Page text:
Claude and Driencourt's astrolabe (1905)

 

Copyright: Région Franche-Comté, Inventaire du patrimoine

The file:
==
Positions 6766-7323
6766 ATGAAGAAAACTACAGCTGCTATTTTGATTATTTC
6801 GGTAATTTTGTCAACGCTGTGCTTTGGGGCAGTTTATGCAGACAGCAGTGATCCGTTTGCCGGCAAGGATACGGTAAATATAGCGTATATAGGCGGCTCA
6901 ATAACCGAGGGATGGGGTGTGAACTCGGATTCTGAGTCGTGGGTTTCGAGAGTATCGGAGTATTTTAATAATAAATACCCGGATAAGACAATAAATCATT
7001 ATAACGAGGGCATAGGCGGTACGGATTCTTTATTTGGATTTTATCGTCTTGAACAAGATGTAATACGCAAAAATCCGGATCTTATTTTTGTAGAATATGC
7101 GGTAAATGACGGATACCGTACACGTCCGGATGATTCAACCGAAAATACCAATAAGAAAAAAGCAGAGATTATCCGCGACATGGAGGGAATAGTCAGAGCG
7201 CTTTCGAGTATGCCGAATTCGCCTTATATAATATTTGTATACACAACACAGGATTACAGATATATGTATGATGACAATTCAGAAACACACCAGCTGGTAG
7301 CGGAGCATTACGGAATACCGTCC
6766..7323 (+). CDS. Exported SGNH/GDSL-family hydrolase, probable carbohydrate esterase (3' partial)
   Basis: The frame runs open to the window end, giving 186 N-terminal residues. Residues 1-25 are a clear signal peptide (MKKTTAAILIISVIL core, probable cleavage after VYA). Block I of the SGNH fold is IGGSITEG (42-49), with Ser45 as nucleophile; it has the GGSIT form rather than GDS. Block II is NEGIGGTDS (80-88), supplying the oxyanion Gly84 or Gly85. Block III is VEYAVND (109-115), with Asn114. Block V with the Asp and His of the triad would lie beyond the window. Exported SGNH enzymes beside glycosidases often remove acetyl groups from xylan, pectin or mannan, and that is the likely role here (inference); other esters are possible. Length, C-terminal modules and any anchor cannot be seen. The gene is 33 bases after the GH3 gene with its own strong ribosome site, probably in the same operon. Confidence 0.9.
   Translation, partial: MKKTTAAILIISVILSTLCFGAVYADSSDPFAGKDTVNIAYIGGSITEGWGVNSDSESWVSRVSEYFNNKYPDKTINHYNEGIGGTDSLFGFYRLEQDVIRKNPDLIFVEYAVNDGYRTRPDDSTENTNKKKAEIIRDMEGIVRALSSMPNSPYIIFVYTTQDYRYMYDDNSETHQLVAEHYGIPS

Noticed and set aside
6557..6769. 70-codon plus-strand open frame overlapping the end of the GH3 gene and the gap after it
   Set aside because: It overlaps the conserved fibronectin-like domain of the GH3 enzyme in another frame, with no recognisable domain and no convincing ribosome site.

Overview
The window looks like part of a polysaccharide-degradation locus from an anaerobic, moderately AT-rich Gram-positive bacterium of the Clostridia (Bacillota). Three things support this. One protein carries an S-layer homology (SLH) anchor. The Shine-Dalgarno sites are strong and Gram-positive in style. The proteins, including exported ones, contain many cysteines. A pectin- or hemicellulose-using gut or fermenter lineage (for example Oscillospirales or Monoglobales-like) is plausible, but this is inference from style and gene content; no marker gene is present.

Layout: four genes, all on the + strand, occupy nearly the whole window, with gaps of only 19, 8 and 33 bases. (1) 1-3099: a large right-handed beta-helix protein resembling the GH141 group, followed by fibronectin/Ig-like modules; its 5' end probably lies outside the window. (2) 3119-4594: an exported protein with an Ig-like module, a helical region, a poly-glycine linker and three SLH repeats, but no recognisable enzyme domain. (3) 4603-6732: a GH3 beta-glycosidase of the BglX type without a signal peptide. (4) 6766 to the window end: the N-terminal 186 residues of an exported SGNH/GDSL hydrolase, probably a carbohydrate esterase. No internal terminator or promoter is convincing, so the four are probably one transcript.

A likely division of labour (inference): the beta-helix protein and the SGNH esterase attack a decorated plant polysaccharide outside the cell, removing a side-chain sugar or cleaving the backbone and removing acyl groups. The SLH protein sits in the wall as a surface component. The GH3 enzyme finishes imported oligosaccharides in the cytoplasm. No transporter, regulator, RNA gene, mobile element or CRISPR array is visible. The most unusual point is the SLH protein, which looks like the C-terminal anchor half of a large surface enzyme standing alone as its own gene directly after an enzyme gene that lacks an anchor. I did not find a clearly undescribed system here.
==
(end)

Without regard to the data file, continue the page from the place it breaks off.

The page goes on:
The prism astrolabe of Auguste Claude, deputy member of the Bureau des Longitudes, and Ludovic Driencourt, chief hydrographic engineer of the French Navy, was used to determine the geographical coordinates of a place (Gauss method) by combining the culmination time, which gives one of the coordinates, and the height of the object (declination), which gives the other. The version built by Amédée Jobin included adjustment and lighting facilities, among other improvements. This version has become the favorite among surveyors and travelers.